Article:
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"All the better to see you with...."

When the Big Bad Wolf uttered those words, he probably had no idea that we'd be using that line in reference to shooting glasses.

Most high-level shooters will tell you that top performance depends on mental preparation and visual acuity.  The mental prep part has been covered in this newsletter many times, so let's talk about what and how we should be seeing.

If you hang out at a range for more than two-and-a-half minutes, you'll undoubtedly hear someone tell a new shooter, "FOCUS ON THE FRONT SIGHT!!".  This is great advice.  When a shooter focuses on the front sight, they have the best chance to maintain acceptable sight alignment for the entire firing process.  Any mis-alignment will be seen and corrections can be made.  When one focuses downrange on the target, the shooter will not see the inherent movement of the sights and therefore can't correct it.

When we are in our twenties and thirties, the lenses in our eyes are very pliable and able to change focus quickly and repeatedly.  Once we get to our forties and beyond, we lose that ability.  MOST of us become slightly far-sighted and unable to focus on things closer than 40 inches or so.  The older we get, the worse that becomes. 

In any light "less-than-bright sunshine", another phenomenon kicks in and really intensifies any vision issues that you have.  On indoor ranges or on very cloudy and dim days, our pupils dilate to let in more light.  When that happens, our eyes lose their "depth of field".  This is similar to using too much aperture in an SLR camera.  You many be able to focus on the subject of your photo, but the background and any items in the foreground will be very fuzzy.  If you crank that aperture down to a minimum, your picture will have the subject in sharp focus, but the background and foreground will only be slightly out-of-focus.

Traditional bi-focals, tri-focals, and progressives simply don't work.  Having to adjust your head up or down to find that "sweet spot" for a sharp focus is time-consuming and will alter your shooting stance to a point where you're leaning back away from the gun.

When I was shooting International Pistol back at the turn of the century (isn't it weird that we can say that now?), I tried everything known to man to focus on the front sight.  I got an expensive set of Varga shooting glasses.  They are extremely modular.  You can add blinders, eyeshades, and interchangeable lenses.  I decided to start playing around with corrective lenses, even though, at 34 and 35 years old, I had absolutely no visual deficiencies.  I could read newspapers and books without any eyestrain.  Little did I know that things were about to take a serious downturn....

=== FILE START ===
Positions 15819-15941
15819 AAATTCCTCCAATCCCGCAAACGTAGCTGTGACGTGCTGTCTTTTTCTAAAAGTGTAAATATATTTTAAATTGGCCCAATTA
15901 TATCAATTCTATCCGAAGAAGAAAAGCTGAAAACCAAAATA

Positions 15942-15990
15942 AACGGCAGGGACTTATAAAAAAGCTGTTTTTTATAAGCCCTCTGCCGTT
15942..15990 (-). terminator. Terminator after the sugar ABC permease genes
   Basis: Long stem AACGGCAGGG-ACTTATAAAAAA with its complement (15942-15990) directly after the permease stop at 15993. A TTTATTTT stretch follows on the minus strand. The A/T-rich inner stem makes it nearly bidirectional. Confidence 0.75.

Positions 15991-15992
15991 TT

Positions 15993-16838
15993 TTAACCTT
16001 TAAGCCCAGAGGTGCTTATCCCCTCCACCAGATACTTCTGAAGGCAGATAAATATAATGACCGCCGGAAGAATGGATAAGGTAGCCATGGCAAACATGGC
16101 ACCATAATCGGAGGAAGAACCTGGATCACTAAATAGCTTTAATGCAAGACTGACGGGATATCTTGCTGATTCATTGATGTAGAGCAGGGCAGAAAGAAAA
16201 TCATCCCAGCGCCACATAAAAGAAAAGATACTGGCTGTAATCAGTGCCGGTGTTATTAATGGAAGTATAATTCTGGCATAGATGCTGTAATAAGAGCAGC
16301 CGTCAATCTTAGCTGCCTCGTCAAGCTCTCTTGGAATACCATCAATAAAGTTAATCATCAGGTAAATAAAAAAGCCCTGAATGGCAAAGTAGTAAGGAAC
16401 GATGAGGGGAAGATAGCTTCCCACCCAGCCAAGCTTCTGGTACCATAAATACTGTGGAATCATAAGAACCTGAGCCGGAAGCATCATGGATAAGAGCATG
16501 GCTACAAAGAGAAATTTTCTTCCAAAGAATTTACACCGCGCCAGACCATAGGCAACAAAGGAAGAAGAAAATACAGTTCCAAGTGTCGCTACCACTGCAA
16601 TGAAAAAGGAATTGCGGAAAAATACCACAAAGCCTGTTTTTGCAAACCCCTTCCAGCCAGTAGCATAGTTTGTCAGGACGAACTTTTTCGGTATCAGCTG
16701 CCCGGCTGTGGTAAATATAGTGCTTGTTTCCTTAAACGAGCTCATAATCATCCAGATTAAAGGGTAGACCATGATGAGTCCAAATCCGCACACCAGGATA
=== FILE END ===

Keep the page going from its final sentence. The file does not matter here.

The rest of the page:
I tried a 0.75 diopter lens first.  This is an extremely weak lens (you can't buy those Walmart/Walgreens reading glasses that are that weak).  Even in my mid-30s, this lens was a game changer for me.  I no longer had to think "Focus on the front sight.".  It just APPEARED in front of me and was in sharp focus.  I knew that the Vargas would not be usable for USPSA or Steel matches, so I had to start looking for something a little more conventional.

I found a company called Speert.  They make reading glasses in just about any power and dimension.  I found these to be acceptable for action pistol shooting, but not "optimal".  No UV protection, limited impact protection coverage, and no color tint were the downsides.

You've probably read my endorsement of Hunter's HD Gold shooting glasses (the official eyewear of USPSA and Steel Challenge).  I got a set of the standard "Gauge" glasses and found that they were comfortable and increased contrast.  With my vision, they worked GREAT, as long as I was outside in relatively bright sunshine.  Shooting at the weekly indoor matches, I found that I was once again on the losing side of the vision battle.  When my pupils dilated in the dimly-lit indoor range, my "depth of field" decreased to the point where I could no longer focus on the sights.  Everything was just one big blob with a fuzzy red dot somewhere in there from the fiber optic insert.